Over the last couple of days I attended a conference put on by Nature Works, who is a domestic supplier of PLA. PLA (polylactic acid) is an alternative resin source made entirely from corn and is meant to be used in replacement of PET, OPS and other clear petrochemical based resins. This conference came off the heals of another meeting I attended called the Biopolymers Symposium, which had a very similar theme to the aforementioned NW conference.
Both events were fairly well attended, and not just by chemists and engineers (thankfully). One message I took away from both events was the goal of many companies to practice and become more sustainable. Sustainability by definition is not rocket science, but to me more of a common sense practice. However the extent to which some companies have embraced sustainable practices does teeter on the verge of mind blowing. Not just the big companies either. I saw most impressive presentations from all sized companies including smaller regional companies, national niche market companies right on up to multi-billion dollar multinational brand name companies.
Clearly the largest companies have the most aggressive and far reaching game plans due to greater resources. Once such plan that was talked about was a goal to make a manufacturing facility of one such large company, 100% self reliant. To be taken totally off the grid for power, water and other utilities. This wasn’t just some lofty goal on paper to say “look what we are thinking about”, but according to the presentation, well under way to becoming reality. I can’t go into all the details of everything they were doing, but it was very impressive. Especially the water reclamation part. This is because the facility was located in an arid location and the company used a great deal of water in their particular process. They not only figured out how to clean and purify the water, but to repipe it back into their process to be used again and again.
There was one common detail that each and every company who talked about sustainability initiatives stressed though. That was a return on their investment. Let’s face it, companies are in business to turn a profit. No profit and the doors close. These forward thinking companies each had a clear objective to turn their sustainability programs into a healthier bottom line. They not only wanted to be better stewards of the environment but wanted a stronger company as a result of it. Again, there were lots of examples provided showing where and how a payback and return was realized, but I think the most important aspect that each organization practiced was a top down approach to sustainability. In each and every case that was presented, the company’s top management was completely committed to their program and, they got all their employees on board. You can have an excellent plan on paper, but if the mother hen is not fully committed, the chicks will surely scatter. These companies were not afraid to step back and take a critical look at themselves to ask “how can we do this better and what can we do differently that will not only enrich the environment, but enrich our profits as well”.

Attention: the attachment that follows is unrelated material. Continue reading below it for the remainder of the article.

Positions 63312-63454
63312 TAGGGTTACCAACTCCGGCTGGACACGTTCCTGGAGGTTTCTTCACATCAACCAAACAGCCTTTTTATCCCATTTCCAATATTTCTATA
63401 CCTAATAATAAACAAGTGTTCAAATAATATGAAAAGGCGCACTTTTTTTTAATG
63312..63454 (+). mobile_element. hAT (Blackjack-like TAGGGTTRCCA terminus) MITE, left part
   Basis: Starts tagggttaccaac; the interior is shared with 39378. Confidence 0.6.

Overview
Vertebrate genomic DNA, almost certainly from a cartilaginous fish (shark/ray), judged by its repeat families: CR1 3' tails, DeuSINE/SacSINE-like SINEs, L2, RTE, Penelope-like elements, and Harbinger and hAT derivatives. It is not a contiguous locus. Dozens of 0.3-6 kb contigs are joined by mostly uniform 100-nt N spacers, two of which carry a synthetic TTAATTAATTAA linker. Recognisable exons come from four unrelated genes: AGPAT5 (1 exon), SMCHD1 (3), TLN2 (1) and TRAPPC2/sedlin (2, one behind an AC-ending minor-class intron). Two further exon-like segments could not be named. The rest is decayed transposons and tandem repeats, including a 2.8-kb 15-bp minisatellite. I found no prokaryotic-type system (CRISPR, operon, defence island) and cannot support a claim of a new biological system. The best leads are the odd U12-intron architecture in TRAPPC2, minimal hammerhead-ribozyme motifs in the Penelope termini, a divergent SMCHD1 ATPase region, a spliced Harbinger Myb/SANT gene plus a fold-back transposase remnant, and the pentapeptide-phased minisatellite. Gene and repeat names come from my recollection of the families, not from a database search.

I urge you to do the same. Whether you have or work for a company as well as in your personal life. Ask yourself the questions. Do you really need to drive to the market for that gallon of milk, or could you walk or ride a bike? Turn off the lights when you leave a room and power your computer down when you’ll be away from it. These may seem like little things but just remember, one or two tiny snowflakes falling won’t add up to much, but millions falling can enact a blizzard of change.